Unanimously, Hans Rhotert is described as a pleasant, tactfull, generous, well-mannered and well-organized scientist: a grand seigneur.
He was born on Sept. 20th, 1900 in Hanover. As one of the youngest officers, he served in (WW I (1918). In 1919 he begun his studies in philosophy, folklore studies, history and philosophy at the University of Freiburg. One year later he moved to Munich, where he additionally studied theatre studies.
At a carnival party in the home of colonial painter von Rucketschell (1924), he met Leo Frobenius and became one of his most important students. One year later he followed Frobenius, who transferred his Institut für Kulturmorphologie from Munich to Frankfurt/Main. Nevertheless, Rhotert graduated 1927 in Germanic literature on the german-jewish poet Moses Ephraim Kuh in Munich. In the same year, he became assistant of Leo Frobenius. He admired Frobenius’ genius and his ability as writer and scientist, but also often was flabbergasted by Frobenius’ vicissitudes. Together with Frobenius, Rhotert visited Emperor Wilhelm II in exile (Doorn) - the ex-emperor considered himself to be a student of Frobenius.
Rhoterts scientific work was influenced by Frobenius’ interest in prehistoric studies, esp. the analysis of rock paintings. In 1933, he participated in the 11th German Innerafrican Research Expedition (DIAFE) that headed towards the Libyan desert. He was held in high esteem by count Lászlo Almásy (The English Patient) who guided the expedition to the Libyan Rock paintings (Auenat mountains).
From 1934-35 Rhotert headed the 12th DIAFE to Transjordania.
Rhotert became member of the NSKK (National Socialist Motor Corps) in 1934, but left the organization in 1938 protesting Kristallnacht (Night of Broken Glass) a pogrom against Jews throughout Nazi Germany and parts of Austria on 9–10 November 1938.
In World War II, Rhotert became part of Sonderkommando Dora, a special military entity (consisting mainly of scientists) to observe and obstruct the allied line of supply between French Western Africa and British Sudan.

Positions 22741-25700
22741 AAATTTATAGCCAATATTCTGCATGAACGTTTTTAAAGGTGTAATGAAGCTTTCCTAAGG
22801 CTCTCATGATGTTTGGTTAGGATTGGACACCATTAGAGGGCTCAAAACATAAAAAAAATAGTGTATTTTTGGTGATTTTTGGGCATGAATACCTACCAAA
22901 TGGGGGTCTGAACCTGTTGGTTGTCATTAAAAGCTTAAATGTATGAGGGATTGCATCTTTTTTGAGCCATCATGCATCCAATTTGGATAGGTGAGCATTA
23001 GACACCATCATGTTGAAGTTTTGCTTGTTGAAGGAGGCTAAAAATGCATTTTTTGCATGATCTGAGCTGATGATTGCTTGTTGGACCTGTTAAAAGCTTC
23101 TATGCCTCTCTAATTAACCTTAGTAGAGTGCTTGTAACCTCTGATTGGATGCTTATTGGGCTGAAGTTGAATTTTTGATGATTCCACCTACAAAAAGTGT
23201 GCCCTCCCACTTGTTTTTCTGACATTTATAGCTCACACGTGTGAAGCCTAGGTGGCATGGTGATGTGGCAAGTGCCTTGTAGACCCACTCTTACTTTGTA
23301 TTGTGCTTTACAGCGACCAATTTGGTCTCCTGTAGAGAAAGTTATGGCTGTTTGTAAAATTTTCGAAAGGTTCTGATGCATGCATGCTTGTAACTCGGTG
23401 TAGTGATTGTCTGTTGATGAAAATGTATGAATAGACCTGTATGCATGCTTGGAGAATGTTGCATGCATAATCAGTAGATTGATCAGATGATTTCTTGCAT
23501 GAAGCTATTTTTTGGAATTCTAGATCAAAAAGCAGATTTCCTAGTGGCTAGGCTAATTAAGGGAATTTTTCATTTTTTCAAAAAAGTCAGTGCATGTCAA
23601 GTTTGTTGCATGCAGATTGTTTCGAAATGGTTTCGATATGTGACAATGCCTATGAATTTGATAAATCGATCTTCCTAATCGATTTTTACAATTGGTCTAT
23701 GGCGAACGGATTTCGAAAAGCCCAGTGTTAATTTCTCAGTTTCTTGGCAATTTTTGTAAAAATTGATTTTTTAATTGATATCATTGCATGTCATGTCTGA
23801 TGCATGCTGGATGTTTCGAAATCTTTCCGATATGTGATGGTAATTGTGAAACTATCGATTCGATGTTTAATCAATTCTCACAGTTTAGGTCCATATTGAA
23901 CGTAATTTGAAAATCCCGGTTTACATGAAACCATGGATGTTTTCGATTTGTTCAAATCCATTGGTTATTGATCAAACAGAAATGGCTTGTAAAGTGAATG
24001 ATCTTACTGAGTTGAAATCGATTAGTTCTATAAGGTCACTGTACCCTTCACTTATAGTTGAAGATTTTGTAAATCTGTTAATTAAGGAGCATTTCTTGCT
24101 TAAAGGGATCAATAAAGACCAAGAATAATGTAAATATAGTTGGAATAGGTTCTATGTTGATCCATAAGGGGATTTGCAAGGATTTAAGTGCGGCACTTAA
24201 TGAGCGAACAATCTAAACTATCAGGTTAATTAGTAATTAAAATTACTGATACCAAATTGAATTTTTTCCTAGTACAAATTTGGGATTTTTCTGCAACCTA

Frobenius died in 1938, and he considered Adolf E. Jensen and Rhotert to be his successors.
After WW II, Rhotert remained close to the Kulturmorphologisches Institute in Frankfurt, which was named Frobenius-Institut after his founder. In 1946, the institute disconnected more and more from prehistory research and transformed into a genuine ethnological institution (and Jensen became director).
Rhotert started to work as a freelance publisher. In 1957 he became director of the important ethnological museum in Stuttgart (Linden-Museum), a position he held until 1970.
In 1959 he was elected president of the German Anthropological Association (DGV), in 1963 he became vice president. When new president Hermann Baumann couldn’t carry out his duties, Rhotert stepped in and headed the DGV for a few more years (until 1967). In 1968, Rhotert organized the 38th International Congress of Africanists (Stuttgart/Munich). As a result of the students movement in the late 1960s and their intervention at the DGV Conference in Göttingen (1969), Rhotert resigned his DGV membership.
In 1962 and 1963, Rhotert carried out another field trip into the Libyan desert (Wadi Ertan and Wadi Tarhoscht). In Rhoterts spirit, his assistant Rudolph Kuper founded and headed the Heinrich-Barth-Insitute for African Archeology and Environmental History (Univ. of Cologne). The Institute hosts much of Rhoterts scientifc allowance.
Rhotert died on February 13th, 1991 in Traunstein.
(text written by Dieter Haller on the basis of BAA/Riese, conversations on Rhotert with his field assistant Rudolph Kuper (2012) and Kuper: Hans Rhotert, in: Paideuma 38, 1992, pp. 7-16: photography by courtesy of Rudolph Kuper)